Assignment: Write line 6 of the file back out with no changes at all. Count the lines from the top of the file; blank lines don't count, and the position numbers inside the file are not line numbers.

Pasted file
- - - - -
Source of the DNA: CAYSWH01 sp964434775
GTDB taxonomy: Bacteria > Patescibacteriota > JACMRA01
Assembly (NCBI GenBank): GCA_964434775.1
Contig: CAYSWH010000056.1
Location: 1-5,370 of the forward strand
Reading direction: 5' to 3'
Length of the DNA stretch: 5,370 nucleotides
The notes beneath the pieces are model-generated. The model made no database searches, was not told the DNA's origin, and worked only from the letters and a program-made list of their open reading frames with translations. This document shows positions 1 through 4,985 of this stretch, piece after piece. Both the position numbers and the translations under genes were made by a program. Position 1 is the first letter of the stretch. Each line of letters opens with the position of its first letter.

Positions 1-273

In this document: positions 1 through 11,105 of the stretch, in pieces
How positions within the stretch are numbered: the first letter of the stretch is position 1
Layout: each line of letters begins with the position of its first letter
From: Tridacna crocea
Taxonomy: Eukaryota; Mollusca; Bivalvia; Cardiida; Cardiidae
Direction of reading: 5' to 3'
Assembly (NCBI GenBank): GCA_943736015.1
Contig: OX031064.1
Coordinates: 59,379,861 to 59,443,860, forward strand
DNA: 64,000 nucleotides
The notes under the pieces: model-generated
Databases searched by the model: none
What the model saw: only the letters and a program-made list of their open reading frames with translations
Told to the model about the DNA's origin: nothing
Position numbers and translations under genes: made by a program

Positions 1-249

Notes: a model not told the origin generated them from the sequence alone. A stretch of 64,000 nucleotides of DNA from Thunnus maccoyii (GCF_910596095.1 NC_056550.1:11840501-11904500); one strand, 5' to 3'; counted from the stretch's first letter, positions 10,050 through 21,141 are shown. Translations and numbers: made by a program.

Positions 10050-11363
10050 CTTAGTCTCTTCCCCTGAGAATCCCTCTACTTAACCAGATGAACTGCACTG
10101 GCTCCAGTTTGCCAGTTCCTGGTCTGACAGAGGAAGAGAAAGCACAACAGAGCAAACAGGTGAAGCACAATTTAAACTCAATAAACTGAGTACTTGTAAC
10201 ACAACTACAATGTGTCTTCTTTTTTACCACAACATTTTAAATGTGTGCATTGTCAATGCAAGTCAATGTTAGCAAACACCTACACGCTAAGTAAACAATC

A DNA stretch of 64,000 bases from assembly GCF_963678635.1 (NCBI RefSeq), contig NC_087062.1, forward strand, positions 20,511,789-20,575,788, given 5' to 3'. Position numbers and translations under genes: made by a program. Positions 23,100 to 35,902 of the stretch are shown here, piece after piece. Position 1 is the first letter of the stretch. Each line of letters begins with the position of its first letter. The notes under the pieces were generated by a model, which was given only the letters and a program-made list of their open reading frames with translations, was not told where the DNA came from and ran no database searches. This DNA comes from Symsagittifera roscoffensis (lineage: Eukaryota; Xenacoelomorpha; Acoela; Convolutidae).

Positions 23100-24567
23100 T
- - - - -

Reading direction: 5' to 3'